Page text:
Elders with visual impairments may have difficulty in reading questionnaires, requiring the use of larger fonts. In addition, we have found that scantron sheets which use relatively pale type faces with poor contrast (e.g., lavender script on cream-colored paper) are contraindicated with elders who have acuity problems.

Individuals with motor impairments, such as tremors associated with Parkinson’s disease or severe arthritis in the hands or wrists, may have difficulty in filling out questionnaires, and will require longer periods of time to complete them. For elders with severe forms of these illnesses, scantron forms are virtually impossible. Some researchers have switched to computer presentations of instruments which can aid in overcoming such sensory and motor deficits.

In general, we have found that frail elders do best in interviews in which the required responses to questions are available in both verbal and visual forms. If Likert scales are necessary for some instruments, then response cards, written in large fonts, which elders can hold and point to responses, are very helpful. Given that cognitively impaired elders often have difficulty in switching tasks, changing response cards is a good way of signaling that one task is done and that attention needs to be refocused on another.

However, interviews conducted in home settings may pose a special problem in assessing the elderly. In our experience, it is very difficult to interview just one member of an elderly dyad, especially in long-term married couples. Such couples may learn to compensate for memory problems by consulting with each other, and typically the non-target spouse will respond to questions, making accurate assessment of the target individual problematic. Thus, we have found it necessary to physically separate couples, either by giving the non-target elder an instrument to complete in another room, or by using pairs of interviewers to conduct simultaneous interviews, again in separate rooms.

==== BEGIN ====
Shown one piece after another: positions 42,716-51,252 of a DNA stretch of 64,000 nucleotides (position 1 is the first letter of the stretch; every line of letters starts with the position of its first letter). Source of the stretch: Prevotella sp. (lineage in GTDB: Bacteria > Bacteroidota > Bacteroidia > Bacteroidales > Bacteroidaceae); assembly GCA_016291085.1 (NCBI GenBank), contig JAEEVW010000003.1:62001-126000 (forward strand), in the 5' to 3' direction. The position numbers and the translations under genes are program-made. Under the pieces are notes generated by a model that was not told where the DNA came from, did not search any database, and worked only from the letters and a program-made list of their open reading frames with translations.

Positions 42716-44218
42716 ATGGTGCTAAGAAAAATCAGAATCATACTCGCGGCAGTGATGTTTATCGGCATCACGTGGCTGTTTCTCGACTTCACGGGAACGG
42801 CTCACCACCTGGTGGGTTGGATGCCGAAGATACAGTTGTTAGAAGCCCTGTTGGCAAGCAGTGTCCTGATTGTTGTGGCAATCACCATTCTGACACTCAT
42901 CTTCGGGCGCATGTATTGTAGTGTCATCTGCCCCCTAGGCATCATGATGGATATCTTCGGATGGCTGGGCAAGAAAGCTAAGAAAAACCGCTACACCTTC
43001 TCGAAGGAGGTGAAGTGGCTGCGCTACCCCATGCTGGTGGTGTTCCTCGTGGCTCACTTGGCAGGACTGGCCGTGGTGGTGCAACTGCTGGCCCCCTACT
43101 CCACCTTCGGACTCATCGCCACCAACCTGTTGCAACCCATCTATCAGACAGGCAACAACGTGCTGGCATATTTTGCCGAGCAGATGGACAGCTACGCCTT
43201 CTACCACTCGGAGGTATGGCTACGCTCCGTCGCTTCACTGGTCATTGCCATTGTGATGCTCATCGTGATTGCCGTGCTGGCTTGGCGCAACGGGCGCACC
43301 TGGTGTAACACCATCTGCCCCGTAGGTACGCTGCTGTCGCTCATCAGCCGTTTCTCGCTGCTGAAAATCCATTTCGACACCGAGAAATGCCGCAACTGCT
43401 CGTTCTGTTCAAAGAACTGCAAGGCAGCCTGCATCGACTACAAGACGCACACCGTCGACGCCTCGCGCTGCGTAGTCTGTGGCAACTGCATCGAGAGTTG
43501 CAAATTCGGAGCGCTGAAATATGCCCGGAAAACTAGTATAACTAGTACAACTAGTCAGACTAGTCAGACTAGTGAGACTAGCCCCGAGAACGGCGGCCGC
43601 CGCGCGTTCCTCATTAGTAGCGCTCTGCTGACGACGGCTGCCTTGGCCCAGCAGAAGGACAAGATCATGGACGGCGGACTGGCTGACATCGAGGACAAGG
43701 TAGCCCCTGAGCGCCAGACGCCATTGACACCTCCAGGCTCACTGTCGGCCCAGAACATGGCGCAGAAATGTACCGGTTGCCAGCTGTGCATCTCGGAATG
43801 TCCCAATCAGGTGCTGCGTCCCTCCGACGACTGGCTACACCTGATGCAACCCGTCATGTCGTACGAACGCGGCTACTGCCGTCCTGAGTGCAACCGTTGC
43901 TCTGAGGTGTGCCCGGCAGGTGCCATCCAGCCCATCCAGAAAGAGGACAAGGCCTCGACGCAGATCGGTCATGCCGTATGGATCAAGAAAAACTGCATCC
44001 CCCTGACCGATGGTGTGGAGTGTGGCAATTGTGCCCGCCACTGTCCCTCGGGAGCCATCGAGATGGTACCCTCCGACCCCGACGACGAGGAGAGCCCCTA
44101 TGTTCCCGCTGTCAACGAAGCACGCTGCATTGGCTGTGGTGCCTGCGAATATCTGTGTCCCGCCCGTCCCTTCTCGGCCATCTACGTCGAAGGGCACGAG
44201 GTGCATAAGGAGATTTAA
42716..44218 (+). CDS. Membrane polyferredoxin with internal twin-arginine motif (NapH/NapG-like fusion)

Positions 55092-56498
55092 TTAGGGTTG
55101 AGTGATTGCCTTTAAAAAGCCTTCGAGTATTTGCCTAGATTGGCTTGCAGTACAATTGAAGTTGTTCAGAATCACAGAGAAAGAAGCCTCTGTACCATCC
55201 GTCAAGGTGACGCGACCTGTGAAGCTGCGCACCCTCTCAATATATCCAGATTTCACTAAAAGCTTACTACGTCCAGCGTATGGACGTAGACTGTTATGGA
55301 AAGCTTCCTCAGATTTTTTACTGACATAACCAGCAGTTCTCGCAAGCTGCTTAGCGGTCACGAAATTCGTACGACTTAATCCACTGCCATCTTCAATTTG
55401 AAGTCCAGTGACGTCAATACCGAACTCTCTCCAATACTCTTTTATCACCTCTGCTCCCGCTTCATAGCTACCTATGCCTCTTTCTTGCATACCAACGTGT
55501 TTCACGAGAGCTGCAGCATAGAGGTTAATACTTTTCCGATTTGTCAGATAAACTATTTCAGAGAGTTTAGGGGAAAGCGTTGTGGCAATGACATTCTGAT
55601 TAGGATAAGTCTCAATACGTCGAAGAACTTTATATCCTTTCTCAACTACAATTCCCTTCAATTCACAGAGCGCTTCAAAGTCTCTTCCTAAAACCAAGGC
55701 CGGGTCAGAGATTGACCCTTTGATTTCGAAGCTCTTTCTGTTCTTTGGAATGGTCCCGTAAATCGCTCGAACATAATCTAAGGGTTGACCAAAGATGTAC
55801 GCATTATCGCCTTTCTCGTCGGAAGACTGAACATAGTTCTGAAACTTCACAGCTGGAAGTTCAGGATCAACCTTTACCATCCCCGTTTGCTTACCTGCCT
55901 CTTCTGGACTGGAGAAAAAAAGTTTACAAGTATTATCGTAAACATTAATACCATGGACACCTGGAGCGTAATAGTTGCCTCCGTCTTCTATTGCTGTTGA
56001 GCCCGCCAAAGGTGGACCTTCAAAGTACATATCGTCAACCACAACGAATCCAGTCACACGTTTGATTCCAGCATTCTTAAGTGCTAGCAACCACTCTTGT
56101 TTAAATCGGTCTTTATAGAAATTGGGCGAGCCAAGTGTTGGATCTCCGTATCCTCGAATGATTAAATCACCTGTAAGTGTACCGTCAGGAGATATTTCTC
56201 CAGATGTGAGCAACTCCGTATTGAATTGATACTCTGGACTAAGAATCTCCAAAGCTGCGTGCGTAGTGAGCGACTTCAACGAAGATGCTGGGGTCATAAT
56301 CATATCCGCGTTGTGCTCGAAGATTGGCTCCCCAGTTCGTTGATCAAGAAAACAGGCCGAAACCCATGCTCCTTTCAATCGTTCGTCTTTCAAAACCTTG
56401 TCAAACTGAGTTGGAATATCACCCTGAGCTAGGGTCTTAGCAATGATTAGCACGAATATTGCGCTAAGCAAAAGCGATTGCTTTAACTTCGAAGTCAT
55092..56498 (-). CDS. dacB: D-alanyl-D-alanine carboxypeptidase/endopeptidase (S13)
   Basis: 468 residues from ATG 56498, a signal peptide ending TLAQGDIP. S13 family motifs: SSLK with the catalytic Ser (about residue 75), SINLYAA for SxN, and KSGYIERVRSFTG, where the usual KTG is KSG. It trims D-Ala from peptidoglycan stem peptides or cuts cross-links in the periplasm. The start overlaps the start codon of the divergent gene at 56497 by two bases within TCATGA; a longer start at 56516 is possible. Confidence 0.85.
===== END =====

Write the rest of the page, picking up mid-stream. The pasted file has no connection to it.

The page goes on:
B. Cohort Influences on Validity

Gerontologists distinguish among age, cohort, and period effects. In general, age effects are those which are solely due to an individual’s chronological age, cohort effects refer to historical impacts reflected in a person’s birth year or events experienced by a group of peers (e.g., the Depression), and period effects refer to larger social influences at the time of measurement. Neither cross-sectional nor longitudinal designs can adequately differentiate among these three types of effects, and only sequential designs, which follow multiple cohorts over different periods, can adequately differentiate these three types of effects. For any given effect to be accurately attributed to age, one must demonstrate that individuals of a given age are more likely to exhibit a particular response, regardless of what cohort they are in or the year in which they are assessed.

Age, cohort, and period effects also have implications for the validity of assessment instruments. For example, the validity of instruments used in older populations may be affected by cohort differences in language use and expression, a problem that has received relatively little attention in the assessment literature. One must be sensitive to whether the language used in any particular inventory is appropriate to the population under study. Indeed, the language used in older instruments is often more relevant to that used by older cohorts. For example, in the MMPI, there were several items which reflected older word usage (such as playing ‘‘drop the handkerchief’’). While the revised MMPI (MMPI-2) has eliminated anachronistic items, in 1991 Butcher and his colleagues found that nearly all of the age differences in the MMPI-2 still reflected either differing health statuses or cohort differences in language and experience (e.g., the use of marijuana was much less likely to be endorsed by older groups).

Many instruments commonly in use in psychology were developed on student populations, and, as such, may have poor ecological validity for the elderly. For example, a mastery or control instrument may include items about perceived fairness of grading practices or juggling work versus parenting roles. Certainly, any instruments used to assess mental health in the elderly must be sensitive to items that are more relevant to student or young adult experiences.